The Robot thinks, therefore he is ?

by Susie Wong

Chng Nai Wee is a doctor by profession. His practice has inadvertently provided the materials that he uses in his assemblage works of art: surgical instruments, bottles of coloured antiseptic fluids, phials, empty injection tubes.

His practice has also been the springboard for his interest in medical science, science fiction and their theories on biotechnology. In his art, this is seen in his fascination with the analogy between inanimate technological 'life forms' and human life.

The analogy is obvious: computer technology, biotechnology and human life all have parallel systems that support life. That they might be fused together is a possibility of the future, as popular films Terminator, Bladerunner, and Robocop have shown.

He takes this line of thought further in this show, his third solo exhibition.

Since his last show in 1994, he has also made references in his work to the human biological system and compared it to the computer board. As in the last show, the current exhibits comprise junked, scavenged computer bits.

One sees in Biotechnics, trails of wires running from one part of the surface to another, leading to or emanating from a mannequin. These are interrupted by parts of metallic panels, barely visible pages of anatomical diagrams and various unidentifiable bits.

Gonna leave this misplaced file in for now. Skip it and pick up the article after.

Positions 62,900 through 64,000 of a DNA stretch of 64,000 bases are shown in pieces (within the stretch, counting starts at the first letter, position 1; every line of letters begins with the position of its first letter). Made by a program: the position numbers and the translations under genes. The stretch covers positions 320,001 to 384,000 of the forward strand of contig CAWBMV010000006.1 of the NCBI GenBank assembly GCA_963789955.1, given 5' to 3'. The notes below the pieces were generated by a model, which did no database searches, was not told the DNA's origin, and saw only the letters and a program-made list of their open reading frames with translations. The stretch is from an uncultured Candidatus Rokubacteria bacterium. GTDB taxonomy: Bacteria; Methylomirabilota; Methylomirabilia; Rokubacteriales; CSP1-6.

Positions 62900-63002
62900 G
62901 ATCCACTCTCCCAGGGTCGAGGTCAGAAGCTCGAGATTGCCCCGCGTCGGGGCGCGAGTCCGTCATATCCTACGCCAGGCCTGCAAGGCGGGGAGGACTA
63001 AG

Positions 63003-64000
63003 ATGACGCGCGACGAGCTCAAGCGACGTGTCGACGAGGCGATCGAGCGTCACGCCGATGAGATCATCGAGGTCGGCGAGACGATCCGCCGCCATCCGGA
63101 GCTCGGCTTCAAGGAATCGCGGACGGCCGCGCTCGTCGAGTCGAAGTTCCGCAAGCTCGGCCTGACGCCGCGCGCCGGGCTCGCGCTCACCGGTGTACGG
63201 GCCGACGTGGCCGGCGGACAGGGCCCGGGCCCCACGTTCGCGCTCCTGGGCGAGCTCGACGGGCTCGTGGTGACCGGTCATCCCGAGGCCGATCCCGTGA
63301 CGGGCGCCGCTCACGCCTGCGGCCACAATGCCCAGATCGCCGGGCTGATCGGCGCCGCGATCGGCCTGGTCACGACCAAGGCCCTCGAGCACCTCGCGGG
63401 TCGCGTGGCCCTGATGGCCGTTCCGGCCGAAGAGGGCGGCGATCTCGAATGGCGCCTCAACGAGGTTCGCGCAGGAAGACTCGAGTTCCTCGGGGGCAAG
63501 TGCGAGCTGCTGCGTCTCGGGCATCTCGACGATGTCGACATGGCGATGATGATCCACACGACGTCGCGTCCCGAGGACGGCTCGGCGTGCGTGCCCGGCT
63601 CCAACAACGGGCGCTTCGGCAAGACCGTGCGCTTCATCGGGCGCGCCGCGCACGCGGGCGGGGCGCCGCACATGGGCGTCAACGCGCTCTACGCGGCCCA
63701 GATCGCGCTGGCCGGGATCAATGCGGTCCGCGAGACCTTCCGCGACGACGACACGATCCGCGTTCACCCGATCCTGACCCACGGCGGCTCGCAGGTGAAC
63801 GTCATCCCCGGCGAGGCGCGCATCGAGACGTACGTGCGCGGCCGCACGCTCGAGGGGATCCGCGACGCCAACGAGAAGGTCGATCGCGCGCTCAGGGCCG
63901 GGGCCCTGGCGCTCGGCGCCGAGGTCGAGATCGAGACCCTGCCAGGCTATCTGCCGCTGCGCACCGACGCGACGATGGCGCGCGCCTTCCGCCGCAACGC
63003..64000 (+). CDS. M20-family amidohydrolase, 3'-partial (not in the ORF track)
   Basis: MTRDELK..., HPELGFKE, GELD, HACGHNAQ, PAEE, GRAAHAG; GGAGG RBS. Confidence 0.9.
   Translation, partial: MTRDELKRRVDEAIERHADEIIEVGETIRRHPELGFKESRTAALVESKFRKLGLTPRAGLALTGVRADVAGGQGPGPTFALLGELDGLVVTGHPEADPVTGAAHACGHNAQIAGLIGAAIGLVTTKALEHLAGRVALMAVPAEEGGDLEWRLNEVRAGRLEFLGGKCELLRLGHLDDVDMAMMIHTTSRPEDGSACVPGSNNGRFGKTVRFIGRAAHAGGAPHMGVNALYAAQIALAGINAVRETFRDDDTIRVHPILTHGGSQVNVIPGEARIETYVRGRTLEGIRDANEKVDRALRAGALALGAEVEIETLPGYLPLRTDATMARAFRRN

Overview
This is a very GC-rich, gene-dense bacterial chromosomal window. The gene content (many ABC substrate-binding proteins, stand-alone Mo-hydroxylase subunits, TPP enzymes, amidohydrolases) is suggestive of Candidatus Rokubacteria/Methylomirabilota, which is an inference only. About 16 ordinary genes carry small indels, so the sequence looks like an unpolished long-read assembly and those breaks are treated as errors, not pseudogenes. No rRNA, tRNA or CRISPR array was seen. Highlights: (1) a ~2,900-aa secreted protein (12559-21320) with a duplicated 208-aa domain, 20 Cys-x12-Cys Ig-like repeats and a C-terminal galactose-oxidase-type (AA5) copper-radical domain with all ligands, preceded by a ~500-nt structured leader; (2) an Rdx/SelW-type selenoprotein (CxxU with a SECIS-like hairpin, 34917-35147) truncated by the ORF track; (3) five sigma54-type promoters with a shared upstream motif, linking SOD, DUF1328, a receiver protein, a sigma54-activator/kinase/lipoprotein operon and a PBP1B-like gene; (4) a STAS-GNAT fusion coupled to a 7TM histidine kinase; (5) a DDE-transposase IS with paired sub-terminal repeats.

This is his parallel to the human system. With the use of drugs (life-enhancements) to evoke or emulate human feelings and life, he asks why robots/androids/cyborgs should not be thought as life forms equivalent to human life.

Life, in his definition, 'happens as long as it can generate itself in any way, or when it can elevate itself'. This idea is encapsulated in a coined phrase that appears among the exhibits as text: 'The robot thinks, therefore he is.'

In Motherboard, the tiny fetus is a reference to human life. Surrounding and cossetting it are conduits of wiring, computer parts and bits. The message in this work is summed up by the phrase 'watch your baby grow in an artificial womb'.

Far from moralising, Chng does not decry man-made lifeforms. His works are attempts to infuse a kind of humanity into technology.

He does not wish to enhance human life technologically, but wishes instead to humanise technological 'life'. In other words, he wants to 'breathe life' into the robot.

This is expressed in the meshing of wires and metals that appear as organic growths, much in the same way that human life generates. His panels are chaotic and filled with movement, pattern and texture.

The link between matter and organic life goes back a long way to the protoplasm and the cellular biological physiognomy of human being, microcosms of life.

These he refers to in some of the works on display. There are blown-up images of scanned brains and human heads titled 'Sprits', and X-rays put together under the title 'God Created'.

The hidden irony, contrary to the optimism expressed by the artist, is that his art may evoke feelings of dread, just as easily as triumph. The inanimate appears omnipresent amidst the chaos in his works: death lies in the expressionless, eyeless figures, the cold metal, the tangle of wires and mangled corpses of what used to be objects in the assemblage works.

This ambivalence, however, gives the works a quality of intrigue, and does not detract from the theme. Added to this, the works show a high level of intensity and an adeptness in picture-making that make the show an enjoyable one.